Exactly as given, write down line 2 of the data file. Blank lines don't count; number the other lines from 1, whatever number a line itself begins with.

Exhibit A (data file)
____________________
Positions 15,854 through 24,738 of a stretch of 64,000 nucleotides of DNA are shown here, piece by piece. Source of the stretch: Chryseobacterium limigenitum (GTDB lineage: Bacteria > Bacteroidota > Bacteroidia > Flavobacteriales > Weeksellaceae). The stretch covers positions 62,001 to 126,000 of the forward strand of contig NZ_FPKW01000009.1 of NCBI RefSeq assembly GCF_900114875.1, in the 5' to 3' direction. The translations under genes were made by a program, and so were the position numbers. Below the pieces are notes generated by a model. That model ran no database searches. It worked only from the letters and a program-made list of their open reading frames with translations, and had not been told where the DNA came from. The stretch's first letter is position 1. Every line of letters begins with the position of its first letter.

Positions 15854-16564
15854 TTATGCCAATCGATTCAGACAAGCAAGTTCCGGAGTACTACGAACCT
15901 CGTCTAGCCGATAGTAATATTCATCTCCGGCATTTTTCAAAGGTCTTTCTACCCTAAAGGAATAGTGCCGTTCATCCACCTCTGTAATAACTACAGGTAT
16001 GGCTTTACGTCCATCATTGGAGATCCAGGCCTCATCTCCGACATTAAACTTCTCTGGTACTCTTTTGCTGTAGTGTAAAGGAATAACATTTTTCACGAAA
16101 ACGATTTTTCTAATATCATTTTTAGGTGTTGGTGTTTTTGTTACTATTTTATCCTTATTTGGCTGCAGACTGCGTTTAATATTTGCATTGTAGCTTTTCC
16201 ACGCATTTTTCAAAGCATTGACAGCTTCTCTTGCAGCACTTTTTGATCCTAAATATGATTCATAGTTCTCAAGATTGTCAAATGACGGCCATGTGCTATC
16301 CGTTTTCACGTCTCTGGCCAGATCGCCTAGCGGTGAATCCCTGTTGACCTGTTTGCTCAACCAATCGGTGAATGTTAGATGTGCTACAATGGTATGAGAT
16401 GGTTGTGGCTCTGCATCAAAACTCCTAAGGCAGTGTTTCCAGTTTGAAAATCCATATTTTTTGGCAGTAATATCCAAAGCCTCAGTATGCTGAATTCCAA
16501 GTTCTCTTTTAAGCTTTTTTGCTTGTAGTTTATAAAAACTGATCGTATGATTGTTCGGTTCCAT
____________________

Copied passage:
Positions 15854-16564